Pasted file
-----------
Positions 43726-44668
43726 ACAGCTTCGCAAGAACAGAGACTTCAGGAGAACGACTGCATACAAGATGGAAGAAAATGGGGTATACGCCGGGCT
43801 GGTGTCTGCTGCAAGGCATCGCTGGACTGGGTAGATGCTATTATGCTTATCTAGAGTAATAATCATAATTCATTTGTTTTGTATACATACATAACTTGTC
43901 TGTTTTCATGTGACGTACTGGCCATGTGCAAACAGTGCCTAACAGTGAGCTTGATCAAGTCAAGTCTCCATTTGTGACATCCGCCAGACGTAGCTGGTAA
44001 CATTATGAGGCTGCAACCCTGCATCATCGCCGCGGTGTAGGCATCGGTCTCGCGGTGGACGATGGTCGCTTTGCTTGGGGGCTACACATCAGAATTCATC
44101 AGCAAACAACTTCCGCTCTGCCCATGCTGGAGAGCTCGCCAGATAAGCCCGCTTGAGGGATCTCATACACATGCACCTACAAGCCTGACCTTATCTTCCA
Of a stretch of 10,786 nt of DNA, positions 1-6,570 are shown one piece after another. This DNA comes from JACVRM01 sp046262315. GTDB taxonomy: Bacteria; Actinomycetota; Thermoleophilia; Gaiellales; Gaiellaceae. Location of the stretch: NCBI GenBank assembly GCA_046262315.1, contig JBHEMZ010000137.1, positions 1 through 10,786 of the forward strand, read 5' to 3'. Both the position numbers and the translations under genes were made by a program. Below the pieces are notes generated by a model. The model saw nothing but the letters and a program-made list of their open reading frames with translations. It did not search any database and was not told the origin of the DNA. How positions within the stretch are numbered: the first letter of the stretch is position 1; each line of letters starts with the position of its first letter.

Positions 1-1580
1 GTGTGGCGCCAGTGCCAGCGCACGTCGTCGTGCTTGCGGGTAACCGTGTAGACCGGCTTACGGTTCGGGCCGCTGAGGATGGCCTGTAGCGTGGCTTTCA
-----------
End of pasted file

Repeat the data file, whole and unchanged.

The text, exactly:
Positions 43726-44668
43726 ACAGCTTCGCAAGAACAGAGACTTCAGGAGAACGACTGCATACAAGATGGAAGAAAATGGGGTATACGCCGGGCT
43801 GGTGTCTGCTGCAAGGCATCGCTGGACTGGGTAGATGCTATTATGCTTATCTAGAGTAATAATCATAATTCATTTGTTTTGTATACATACATAACTTGTC
43901 TGTTTTCATGTGACGTACTGGCCATGTGCAAACAGTGCCTAACAGTGAGCTTGATCAAGTCAAGTCTCCATTTGTGACATCCGCCAGACGTAGCTGGTAA
44001 CATTATGAGGCTGCAACCCTGCATCATCGCCGCGGTGTAGGCATCGGTCTCGCGGTGGACGATGGTCGCTTTGCTTGGGGGCTACACATCAGAATTCATC
44101 AGCAAACAACTTCCGCTCTGCCCATGCTGGAGAGCTCGCCAGATAAGCCCGCTTGAGGGATCTCATACACATGCACCTACAAGCCTGACCTTATCTTCCA
Of a stretch of 10,786 nt of DNA, positions 1-6,570 are shown one piece after another. This DNA comes from JACVRM01 sp046262315. GTDB taxonomy: Bacteria; Actinomycetota; Thermoleophilia; Gaiellales; Gaiellaceae. Location of the stretch: NCBI GenBank assembly GCA_046262315.1, contig JBHEMZ010000137.1, positions 1 through 10,786 of the forward strand, read 5' to 3'. Both the position numbers and the translations under genes were made by a program. Below the pieces are notes generated by a model. The model saw nothing but the letters and a program-made list of their open reading frames with translations. It did not search any database and was not told the origin of the DNA. How positions within the stretch are numbered: the first letter of the stretch is position 1; each line of letters starts with the position of its first letter.

Positions 1-1580
1 GTGTGGCGCCAGTGCCAGCGCACGTCGTCGTGCTTGCGGGTAACCGTGTAGACCGGCTTACGGTTCGGGCCGCTGAGGATGGCCTGTAGCGTGGCTTTCA